- 63% cite a lack of skills and training to develop and manage trustworthy AI

- 60% struggle with AI governance and management tools that don’t work across all data environments

- 56% are building models on data that has inherent bias

 

Cutting through the jargon

While there are challenges to building responsible AI (see box), having top-tier in-house talent to develop AI systems is critical. Given their size, scale, and history in innovation, banks are often well-positioned to recruit and retain this talent, and many financial institutions are advancing the adoption of ethical AI.

At RBC Capital Markets, the Borealis AI research team leads the charge in responsible AI.

It took a diverse set of skills to successfully develop and launch AidenTM, our AI-powered electronic trading platform that uses deep reinforcement learning. This experience and knowledge came from – and continues to be deployed in new ways by – a team of scientists, product, business experts, and engineers, all of whom operate within an extensive risk management framework. A targeted explainability layer to further enhance client insights and to help traders provide feedback about the accuracy and usefulness of the system’s explanations is currently in the pipeline.

This combination of talent and strong practices around responsible AI and model governance, enables RBC to leverage cutting-edge innovation to deliver improved trading results and insights for clients.

Our journey to develop AidenTM remains ongoing (AI systems have learned to keep learning), but critical elements of responsible AI have been identified. Borealis AI has released its RESPECT AI framework to advance the adoption of responsible AI in 2020.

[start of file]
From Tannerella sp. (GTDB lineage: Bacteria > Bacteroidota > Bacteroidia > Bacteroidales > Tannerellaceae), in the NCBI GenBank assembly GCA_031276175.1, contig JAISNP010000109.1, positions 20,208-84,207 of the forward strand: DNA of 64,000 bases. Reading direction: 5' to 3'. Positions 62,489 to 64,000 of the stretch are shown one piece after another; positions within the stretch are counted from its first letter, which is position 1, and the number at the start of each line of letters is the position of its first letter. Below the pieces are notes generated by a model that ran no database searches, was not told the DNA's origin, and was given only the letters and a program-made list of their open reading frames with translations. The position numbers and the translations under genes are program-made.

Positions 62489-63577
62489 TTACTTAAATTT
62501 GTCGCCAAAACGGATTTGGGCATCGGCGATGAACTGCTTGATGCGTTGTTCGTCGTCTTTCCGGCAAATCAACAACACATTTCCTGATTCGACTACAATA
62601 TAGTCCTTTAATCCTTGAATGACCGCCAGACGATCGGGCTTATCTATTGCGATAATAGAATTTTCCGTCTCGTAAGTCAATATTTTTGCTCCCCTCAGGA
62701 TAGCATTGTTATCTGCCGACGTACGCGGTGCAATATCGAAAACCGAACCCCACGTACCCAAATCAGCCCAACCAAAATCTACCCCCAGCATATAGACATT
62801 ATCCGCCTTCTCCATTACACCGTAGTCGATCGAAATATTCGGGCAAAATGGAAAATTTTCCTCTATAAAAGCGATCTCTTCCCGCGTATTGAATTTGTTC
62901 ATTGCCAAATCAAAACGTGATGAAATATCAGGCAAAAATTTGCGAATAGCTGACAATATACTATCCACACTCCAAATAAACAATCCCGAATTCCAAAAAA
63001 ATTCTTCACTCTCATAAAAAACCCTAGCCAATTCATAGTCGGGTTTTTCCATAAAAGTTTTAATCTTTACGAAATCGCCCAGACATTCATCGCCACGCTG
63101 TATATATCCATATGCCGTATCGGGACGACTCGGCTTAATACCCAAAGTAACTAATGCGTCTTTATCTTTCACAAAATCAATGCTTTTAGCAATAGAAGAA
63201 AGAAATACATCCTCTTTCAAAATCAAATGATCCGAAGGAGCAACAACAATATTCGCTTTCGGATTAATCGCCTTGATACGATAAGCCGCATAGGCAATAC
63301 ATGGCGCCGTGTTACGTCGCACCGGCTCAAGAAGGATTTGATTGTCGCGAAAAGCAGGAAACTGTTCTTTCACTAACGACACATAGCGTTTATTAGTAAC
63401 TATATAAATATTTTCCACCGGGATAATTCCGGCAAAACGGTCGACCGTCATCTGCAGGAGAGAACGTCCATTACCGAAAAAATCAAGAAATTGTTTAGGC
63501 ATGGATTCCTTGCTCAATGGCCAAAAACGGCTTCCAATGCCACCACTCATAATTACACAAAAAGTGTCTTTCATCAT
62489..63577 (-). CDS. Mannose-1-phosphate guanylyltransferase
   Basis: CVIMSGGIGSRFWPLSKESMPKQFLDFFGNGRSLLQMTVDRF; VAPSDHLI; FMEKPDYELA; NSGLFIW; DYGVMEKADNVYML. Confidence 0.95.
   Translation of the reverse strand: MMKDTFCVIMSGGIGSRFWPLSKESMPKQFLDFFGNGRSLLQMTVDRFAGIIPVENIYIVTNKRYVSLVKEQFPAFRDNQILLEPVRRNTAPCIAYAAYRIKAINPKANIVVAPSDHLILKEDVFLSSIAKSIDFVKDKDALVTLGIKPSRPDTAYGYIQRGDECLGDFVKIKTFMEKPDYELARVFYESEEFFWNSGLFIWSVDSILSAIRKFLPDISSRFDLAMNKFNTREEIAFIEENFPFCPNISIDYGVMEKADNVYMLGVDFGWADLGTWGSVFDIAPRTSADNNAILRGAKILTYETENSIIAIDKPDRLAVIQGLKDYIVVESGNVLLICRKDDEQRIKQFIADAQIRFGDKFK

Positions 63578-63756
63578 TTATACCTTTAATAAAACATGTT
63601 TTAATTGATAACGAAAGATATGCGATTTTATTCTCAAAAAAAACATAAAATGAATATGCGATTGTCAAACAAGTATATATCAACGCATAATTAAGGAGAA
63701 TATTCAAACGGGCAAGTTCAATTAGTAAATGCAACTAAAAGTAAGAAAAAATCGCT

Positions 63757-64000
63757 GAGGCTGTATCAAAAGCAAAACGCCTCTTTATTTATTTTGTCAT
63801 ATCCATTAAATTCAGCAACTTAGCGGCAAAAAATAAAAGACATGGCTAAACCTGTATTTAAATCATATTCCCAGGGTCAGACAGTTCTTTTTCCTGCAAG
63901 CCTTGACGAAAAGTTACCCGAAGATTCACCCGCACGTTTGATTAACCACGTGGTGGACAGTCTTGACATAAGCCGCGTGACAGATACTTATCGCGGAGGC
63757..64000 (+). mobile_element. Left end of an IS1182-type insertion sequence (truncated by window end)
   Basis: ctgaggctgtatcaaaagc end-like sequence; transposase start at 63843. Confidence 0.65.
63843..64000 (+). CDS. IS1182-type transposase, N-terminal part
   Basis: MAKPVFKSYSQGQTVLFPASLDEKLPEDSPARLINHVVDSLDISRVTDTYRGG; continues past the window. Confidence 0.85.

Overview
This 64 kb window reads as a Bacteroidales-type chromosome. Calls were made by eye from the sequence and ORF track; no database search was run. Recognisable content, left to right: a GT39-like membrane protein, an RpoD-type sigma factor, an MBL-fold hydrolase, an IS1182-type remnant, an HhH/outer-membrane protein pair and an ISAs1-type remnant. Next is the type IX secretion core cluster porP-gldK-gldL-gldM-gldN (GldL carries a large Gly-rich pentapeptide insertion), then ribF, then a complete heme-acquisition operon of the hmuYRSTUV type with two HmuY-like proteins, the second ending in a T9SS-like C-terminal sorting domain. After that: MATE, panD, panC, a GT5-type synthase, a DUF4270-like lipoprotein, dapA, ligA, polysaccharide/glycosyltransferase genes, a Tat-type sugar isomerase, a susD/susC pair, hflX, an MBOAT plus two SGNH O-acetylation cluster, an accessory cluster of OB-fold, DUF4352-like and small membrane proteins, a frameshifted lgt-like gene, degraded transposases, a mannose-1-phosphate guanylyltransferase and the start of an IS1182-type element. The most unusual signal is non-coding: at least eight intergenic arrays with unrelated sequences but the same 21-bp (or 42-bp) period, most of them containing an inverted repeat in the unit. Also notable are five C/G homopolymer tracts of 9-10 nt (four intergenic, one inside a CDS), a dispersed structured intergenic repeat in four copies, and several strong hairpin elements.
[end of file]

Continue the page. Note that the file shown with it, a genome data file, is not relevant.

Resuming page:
According to that framework, the essential ingredients for responsible AI include:

  • Robustness testing
  • Fairness analysis
  • Proper model governance, including model monitoring, risk mitigation, and validation practices
  • Sophisticated data privacy safeguards
  • A thoughtful approach to explainability

Working in tandem, these elements help ensure accountability and therefore trust in AI outputs and systems.

To learn more about how Aiden TM delivers powerful trading intelligence at RBC Capital Markets, please visit rbccm.com/aiden. And to discover more about the research behind Aiden TM from the Borealis AI team, head to https://www.borealisai.com/research-blogs/aiden-reinforcement-learning-for-order-execution/.


1 https://www.nist.gov/news-events/news/2019/12/nist-study-evaluates-effects-race-age-sex-face-recognition-software
2 https://www.crisil.com/en/home/our-analysis/reports/2017/11/canada-aligns-osfi-e-23-guidelines-on-model-risk.html
https://www.nortonrosefulbright.com/en/knowledge/publications/55b9a0bd/bill-c-27-canadas-first-artificial-intelligence-legislation-has-arrived
4 https://www.ibm.com/watson/explainable-ai
5 https://www.ibm.com/downloads/cas/GVAGA3JP